Sherman's even studying up on cryptocurrencies and is an investor in digital currencies like ethereum, litecoin and bitcoin. He's a spokesman for Cobinhood, an exchange platform, and an investor in the company's coin COB.
But as a kid growing up in Compton, Calif., Sherman didn't have many opportunities to learn about how to invest or manage wealth. His father woke up at 3:45 a.m. every day for over 20 years to drive a trash truck for the Los Angeles sanitation department, while his mother went to work helping disabled children, according to the Los Angeles Times.
His perspective changed when he picked up a copy of a personal finance classic in high school.
"The very first book I read that really opened my mind to the way money works in general was 'Rich Dad Poor Dad,'" Sherman tells CNBC Make It. "We didn't have a lot of money, we didn't have a lot going for us at all, and that really opened my mind to what you could really do with money."
Published in 1997, "Rich Dad Poor Dad" by Robert Kiyosaki reflects on a mindset that many wealthy people adopt: Financial success isn't just about saving money, it is about putting money to work to actively grow.
In the book, Kiyosaki compares the approaches his two father figures took toward earning and saving money. While both had successful careers, his father (the poor dad) "left bills to be paid," while the father of his best friend (the rich dad) "died leaving tens of millions of dollars to his family, charities and his church," Kiyosaki writes.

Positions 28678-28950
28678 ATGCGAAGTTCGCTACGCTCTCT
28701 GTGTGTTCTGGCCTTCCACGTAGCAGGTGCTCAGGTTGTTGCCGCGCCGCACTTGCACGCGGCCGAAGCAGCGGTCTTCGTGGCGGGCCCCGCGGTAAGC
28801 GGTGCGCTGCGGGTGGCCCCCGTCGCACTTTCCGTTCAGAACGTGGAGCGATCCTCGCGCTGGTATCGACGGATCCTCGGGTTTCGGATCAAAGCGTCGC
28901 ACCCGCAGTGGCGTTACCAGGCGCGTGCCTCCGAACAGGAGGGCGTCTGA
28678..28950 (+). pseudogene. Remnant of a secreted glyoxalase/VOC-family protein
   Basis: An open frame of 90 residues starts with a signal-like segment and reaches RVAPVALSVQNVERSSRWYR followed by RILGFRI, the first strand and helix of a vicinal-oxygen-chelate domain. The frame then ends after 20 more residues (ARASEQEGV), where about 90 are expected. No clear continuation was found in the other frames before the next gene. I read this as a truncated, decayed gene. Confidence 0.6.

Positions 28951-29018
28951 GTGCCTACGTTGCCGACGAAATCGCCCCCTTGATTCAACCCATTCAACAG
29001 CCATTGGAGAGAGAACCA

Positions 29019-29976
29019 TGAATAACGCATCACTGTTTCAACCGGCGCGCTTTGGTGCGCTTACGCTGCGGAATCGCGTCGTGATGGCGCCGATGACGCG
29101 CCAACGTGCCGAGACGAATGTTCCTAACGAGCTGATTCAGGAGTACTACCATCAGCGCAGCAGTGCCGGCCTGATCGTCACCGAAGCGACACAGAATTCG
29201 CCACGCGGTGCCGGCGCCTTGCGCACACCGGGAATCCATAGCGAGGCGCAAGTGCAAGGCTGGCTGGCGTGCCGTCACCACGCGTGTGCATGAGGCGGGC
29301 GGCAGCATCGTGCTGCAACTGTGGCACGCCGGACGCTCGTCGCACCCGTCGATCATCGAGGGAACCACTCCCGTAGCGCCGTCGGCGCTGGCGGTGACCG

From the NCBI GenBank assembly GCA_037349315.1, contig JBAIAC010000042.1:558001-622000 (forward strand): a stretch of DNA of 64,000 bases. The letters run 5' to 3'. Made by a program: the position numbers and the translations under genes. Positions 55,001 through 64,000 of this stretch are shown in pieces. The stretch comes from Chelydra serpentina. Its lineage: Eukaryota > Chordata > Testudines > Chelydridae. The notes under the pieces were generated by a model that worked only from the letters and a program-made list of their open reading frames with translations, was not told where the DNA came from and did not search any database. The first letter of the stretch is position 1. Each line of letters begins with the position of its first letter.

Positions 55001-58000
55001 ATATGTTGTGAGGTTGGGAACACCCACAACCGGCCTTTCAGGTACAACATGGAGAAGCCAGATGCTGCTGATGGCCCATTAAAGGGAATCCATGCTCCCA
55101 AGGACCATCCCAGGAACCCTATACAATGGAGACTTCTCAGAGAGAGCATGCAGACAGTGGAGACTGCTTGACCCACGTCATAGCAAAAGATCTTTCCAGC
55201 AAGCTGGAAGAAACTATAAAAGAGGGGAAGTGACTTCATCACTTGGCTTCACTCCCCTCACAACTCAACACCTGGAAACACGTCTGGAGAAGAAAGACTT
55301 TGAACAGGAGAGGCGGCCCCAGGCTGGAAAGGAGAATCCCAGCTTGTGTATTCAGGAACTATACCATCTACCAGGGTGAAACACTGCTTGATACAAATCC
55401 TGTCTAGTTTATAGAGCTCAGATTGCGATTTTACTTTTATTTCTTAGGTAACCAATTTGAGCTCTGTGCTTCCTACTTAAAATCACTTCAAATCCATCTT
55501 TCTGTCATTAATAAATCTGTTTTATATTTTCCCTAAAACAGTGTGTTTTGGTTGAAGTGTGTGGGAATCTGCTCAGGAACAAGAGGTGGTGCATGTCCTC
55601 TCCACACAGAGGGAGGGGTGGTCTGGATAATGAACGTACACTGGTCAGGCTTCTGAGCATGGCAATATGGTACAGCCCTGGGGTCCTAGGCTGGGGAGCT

The difference was that the rich dad used his money as a tool, while the poor dad just earned and saved. That point was particularly important for Sherman.
"In my mind, in my eyes, the way I was raised — a dollar earned was a dollar spent," Sherman explains. "I can't tell you how much that book changed my perspective and changed the way I look at that."
He's not the only NFL player to glean lessons from Kiyosaki's work. Ryan Broyles, formerly a wide receiver for the Detroit Lions, wrote for The Players' Tribune in 2016 that the book changed his outlook as well.
"The Poor Dad's philosophy basically reinforced the way I already thought about money: Make money to live, and save some along the way," Broyles writes. "But the Rich Dad's lessons — making your money work for you by investing it and acquiring income-generating assets — made me realize that I needed to make changes in how I thought about money if I ever wanted to be that Rich Dad and not have to work for somebody else."
While NFL players often earn millions, many struggle financially after their athletic career ends. A study by the National Bureau of Economic Research in 2015 found that roughly one in six players in the NFL files for bankruptcy within 12 years of retiring from their career.
"None of us really grew up with ... financial literacy," Sherman tells CNBC Make It.
But Sherman says he sees players taking more control of their financial future: "People in my sport, in my field, are definitely becoming more educated and trying to be more intelligent with how they play for the money and understanding where their money is going."
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